In some embodiments, bi-stable cells 48 of adjacent rings 52 can be engaged either to a bi-stable cell 48 b in the adjacent ring 52 by a connector 44 c or to a connector 44 a that is engaging adjacent bi-stable cells 48 in the adjacent ring 52, as shown, for example, in FIG. 18. In one embodiment, the connector 44 a engaging adjacent bi-stable cells 48 in a ring 52 extends outward when the side branch 20 is expanded thereby extending the connector 44 b engaged to the bi-stable cell 48 a of the adjacent ring 52 further away from the perimeter member 22. This allows the rings 52 of bi-stable cells 48 to be nested when the side branch 20 is in the unexpanded state and separated from one another when the side branch 20 is in the expanded state so that the bi-stable cells 48 in the side branch 20 have enough space between one another to be in the second state 38. In other embodiments, adjacent rings 52 are engaged by connectors 44. Thus a bridging connector 44 e engages a connector 44 d in one ring 52 to a connector 44 f in the adjacent ring 52, as shown, for example, in FIG. 18.

Adjacent bi-stable cells 48 within a ring 52 can be engaged by a connector 44. As discussed above, the connector 44 can have any configuration and length. In some embodiments, the connector 44 engaging adjacent bi-stable cells 48 in a ring 52 has a first configuration when the side branch 20 is in the unexpanded state and a second configuration when the side branch 20 is in the expanded state. Thus, if the adjacent bi-stable cells 48 are arranged so that the distance between the second segment 34 of one bi-stable cell 48 and the first segment 32 of the adjacent bi-stable cell 48 decreases upon expansion of the side branch 20, the first and second configurations of the connector 44 are different because the configuration of the connector 44 changes to accommodate the decreased distance between adjacent bi-stable cells 48.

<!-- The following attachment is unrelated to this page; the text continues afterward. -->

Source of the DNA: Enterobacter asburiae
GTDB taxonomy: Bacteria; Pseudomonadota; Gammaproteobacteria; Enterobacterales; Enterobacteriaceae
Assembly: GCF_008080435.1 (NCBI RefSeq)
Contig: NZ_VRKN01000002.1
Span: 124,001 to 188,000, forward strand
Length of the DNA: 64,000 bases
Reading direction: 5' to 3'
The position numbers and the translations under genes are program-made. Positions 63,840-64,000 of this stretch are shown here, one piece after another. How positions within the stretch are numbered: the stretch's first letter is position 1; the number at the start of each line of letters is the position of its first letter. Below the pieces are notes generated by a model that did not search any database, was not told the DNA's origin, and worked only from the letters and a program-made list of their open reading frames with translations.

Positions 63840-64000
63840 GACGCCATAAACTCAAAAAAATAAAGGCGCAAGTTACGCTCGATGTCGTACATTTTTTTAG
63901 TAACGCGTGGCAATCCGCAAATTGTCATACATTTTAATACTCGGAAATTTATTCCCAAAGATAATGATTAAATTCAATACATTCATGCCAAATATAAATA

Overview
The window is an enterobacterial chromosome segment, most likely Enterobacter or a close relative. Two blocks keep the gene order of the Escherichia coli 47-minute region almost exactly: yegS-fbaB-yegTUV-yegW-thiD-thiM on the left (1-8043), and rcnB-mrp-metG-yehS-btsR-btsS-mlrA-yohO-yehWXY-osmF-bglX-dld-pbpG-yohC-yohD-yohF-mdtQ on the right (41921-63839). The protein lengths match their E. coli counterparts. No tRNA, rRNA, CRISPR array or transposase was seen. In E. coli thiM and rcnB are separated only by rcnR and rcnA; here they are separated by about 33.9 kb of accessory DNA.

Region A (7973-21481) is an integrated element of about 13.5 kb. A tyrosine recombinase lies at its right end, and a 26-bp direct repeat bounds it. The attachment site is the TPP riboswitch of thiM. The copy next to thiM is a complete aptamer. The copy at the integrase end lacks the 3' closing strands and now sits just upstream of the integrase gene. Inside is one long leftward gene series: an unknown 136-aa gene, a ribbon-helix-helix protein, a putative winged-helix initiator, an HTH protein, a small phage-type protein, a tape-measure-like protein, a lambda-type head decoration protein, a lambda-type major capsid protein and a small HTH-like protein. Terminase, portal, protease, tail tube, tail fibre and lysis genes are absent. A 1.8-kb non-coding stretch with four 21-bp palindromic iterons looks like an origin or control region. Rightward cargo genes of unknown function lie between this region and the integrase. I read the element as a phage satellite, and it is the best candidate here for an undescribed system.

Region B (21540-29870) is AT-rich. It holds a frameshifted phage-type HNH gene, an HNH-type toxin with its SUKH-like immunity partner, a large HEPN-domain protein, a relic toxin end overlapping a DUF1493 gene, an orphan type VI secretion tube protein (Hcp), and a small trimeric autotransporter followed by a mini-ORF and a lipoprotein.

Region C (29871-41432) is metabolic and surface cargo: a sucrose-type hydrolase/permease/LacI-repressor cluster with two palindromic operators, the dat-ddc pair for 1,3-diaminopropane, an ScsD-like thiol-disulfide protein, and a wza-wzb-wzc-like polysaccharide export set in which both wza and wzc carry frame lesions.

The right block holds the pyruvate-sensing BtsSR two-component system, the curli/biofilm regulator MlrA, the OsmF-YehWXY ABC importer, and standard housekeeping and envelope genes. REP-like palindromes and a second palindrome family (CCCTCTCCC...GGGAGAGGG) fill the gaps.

Note that the diameter of the side branch 20 in this embodiment depends upon the number of bi-stable cells 48 in a ring 52 and the diameter of each bi-stable cell 48 in the second state 38. In some embodiments, each ring 52 has the same number of bi-stable cells 48. In some embodiments, the side branch 20 has rings 52 with different numbers of bi-stable cells 48. In one embodiment, the side branch 20 is tapered if the number of bi-stable cells 48 in the ring 52 engaged to the perimeter member 22 is greater than the end ring 52 of the side branch 20. In another embodiment, the side branch 20 is not tapered if the number of bi-stable cells 48 in the ring 52 engaged to the perimeter member 22 is less than the end ring 52 of the side branch 20. In some embodiments, the side branch 20 has at least one ring 52 that has bi-stable cells 48 and cells 49 that have only one stable state.

The following numbered statements characterize the embodiments described above:

1. A stent comprising a substantially cylindrical tubular body, the tubular body comprising at least one expandable side branch, the at least one side branch comprising:

    • a first long member;
    • a first cell segment, the first cell segment having a first width, the first cell segment engaged to a portion of the first long member; and
    • a second cell segment, the second cell segment engaged to the first cell segment, the second cell segment having a second width, the second width being less than the first width of the first cell segment, the second cell segment having a first state and a second state, the first and second cell segments defining a first cell, the first cell having a first area when the second cell segment is in the first state, the first cell having a second area when the second cell segment is in the second state, the first area smaller than the second area.

2. The stent of statement 1, the first long member comprising a first section and a second section, the first section at an oblique angle to the second section, the first cell segment engaged to the first section of the first long member

3. The stent of statement 1, the first cell segment directly engaged to the first long member.

4. The stent of statement 3, further comprising at least one first short member, the first cell segment further engaged to the first long member by the at least one first short member.

5. The stent of statement 1, further comprising a first short member, the first cell segment indirectly engaged to the first long member by the first short member.

6. The stent of statement 1, the second cell segment having at least one hinge

7. The stent of statement 1, further comprising a perimeter member, the perimeter member defining a side branch opening, the first long member engaged to the perimeter member.

8. The stent of statement 1, the first cell segment having a first configuration in the first state, the second cell segment having a second configuration in the first state, the first and second configurations being the same.